However this may be on question of fact it seems to me that sec. 190 can have no bearing on a pure question of law, as in relation to the meaning of the word ``derived'' in the sections to which I have already made reference, viz., sec. 17, 25(1)(a) and 161(1) of the Act. There can be no onus of proof in relation to the construction of an Act of Parliament.

Once the meaning of the word ``derived'' as used in those sections is determined, there then arises a question of fact, to be determined on the evidence presented in the case, whether the ``earnings'' or ``accruals'' basis, or the ``receipts'' basis of making up the accounts constitutes or yields or is more calculated to constitute or yield ``a full and complete statement of the total income... derived by (the taxpayer)... during the year of income, and of any deductions claimed by him,'' (sec. 161(1)) or, putting it another way, whether a return calculated on one or other of these bases is appropriate or more appropriate to achieve ``the purpose of ascertaining the true income'', (per Dixon J. in Carden's case at p. 154) or ``to give a substantially correct reflex of the taxpayer's true income.''

It might be thought that at this point there is scope for the application of sec. 190. But even there I find some difficulty, on the Commissioner's appeal - and for the matter of that, also on the taxpayer's appeal - in treating the decision in the present case as determined by or dependent upon the questions of the onus of proof. As it seems to me, the facts in this present case are not really in dispute. There is no question as to what the taxpayer's books of account show. They show what moneys (or income) he received during the relevant year of income and what moneys (or income) he earned during that period. There is, as I see it, no scope for the application of sec. 190 as to the primary facts, i.e. as to the contents of the financial records kept by the taxpayer.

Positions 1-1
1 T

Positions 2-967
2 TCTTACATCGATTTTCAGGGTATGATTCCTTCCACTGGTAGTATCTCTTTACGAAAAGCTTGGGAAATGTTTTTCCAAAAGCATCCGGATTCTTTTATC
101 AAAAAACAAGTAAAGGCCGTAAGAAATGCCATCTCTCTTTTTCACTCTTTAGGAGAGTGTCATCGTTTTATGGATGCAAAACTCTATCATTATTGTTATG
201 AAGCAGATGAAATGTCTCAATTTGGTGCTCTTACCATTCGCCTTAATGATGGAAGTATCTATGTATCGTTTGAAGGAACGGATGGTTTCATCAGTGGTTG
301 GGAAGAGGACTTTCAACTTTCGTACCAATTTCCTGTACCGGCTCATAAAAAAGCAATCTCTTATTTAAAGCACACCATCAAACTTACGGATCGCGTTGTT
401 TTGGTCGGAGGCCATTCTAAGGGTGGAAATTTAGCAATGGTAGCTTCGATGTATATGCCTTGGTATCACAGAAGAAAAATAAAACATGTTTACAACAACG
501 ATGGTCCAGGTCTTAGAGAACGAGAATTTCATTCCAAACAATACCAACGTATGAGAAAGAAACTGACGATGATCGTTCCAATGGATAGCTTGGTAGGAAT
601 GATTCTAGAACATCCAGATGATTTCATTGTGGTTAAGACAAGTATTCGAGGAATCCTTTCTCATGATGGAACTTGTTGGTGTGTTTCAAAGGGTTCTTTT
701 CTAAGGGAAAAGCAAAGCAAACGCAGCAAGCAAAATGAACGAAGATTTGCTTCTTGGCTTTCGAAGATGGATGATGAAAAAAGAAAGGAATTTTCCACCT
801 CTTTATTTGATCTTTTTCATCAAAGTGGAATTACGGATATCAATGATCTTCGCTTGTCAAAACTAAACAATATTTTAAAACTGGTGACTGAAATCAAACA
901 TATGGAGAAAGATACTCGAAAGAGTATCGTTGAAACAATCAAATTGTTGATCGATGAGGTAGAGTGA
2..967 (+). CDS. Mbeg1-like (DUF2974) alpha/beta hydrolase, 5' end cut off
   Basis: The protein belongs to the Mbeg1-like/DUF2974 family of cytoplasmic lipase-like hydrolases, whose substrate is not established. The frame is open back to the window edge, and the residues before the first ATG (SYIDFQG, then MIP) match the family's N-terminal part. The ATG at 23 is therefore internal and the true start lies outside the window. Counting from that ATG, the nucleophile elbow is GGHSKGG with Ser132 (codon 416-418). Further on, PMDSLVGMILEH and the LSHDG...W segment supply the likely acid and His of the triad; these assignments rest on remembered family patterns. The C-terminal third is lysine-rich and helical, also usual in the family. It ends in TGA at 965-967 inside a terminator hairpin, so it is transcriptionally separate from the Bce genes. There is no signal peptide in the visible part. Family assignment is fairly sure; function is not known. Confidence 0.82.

The questions before this Court are, first, what is the meaning of the phrase ``income derived'' in the various sections to which I have referred, and, secondly, whether a return compiled from those books on an ``accruals'' or ``earnings'' basis is more appropriate than a return compiled on a ``receipts'' basis to show the taxable income derived by the taxpayer during the relevant year of income. From neither point of view, as it seems to me, is sec. 190 of the Act - as expounded in recent decisions of the High Court, of any real assistance. I refer in particular to what has been said by the present Chief Justice of the High Court in
Steinberg v. F.C. of T. 75 ATC 4221 at p. 4224; (1975) 8 A.L.R 155 at p. 158.

The present case is, in truth, one where the figures (in the taxpayer's books of account) are not in dispute. The ``accruals basis'' applied by the Commissioner yields one figure of the assessable income derived by the taxpayer: the receipts basis, applied by the taxpayer yields a different figure. In this situation I heard from Counsel for the Commissioner argument the substance of which was not indistinguishable from that so decisively rejected by Barwick C.J. at p. 647-8 of his reasons for judgment in Henderson's case.

The remarks of the learned Chief Justice (at pp. 647-8) were made in respect of an attempt to extend beyond permissible limits a passage in the judgment of Dixon J., in Carden's case (
C. of T. (S.A.) v. Executor, Trustee and Agency Company of South Australia, Ltd. (1938) 63 C.L.R. 108 at p. 151) to the following effect:

``The substantive question for that period may perhaps be more accurately stated to be whether it is wrong on the part of the Commissioner to compute the professional income upon an earnings basis. For one view suggested is that the choice between the two methods is permitted by law and that choice lies with the Commissioner''

In Henderson's case (supra) counsel for the Commissioner sought to push that passage to the length of claiming that the Act gave the Commissioner

``an `initiative' to determine the assessable income of a taxpayer and that so long as in determining that income he employed a

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method which was not inconsistent with any of the provisions of the Act, there would be no ground for setting aside the figure at which he arrived for that income.''

From this it was argued: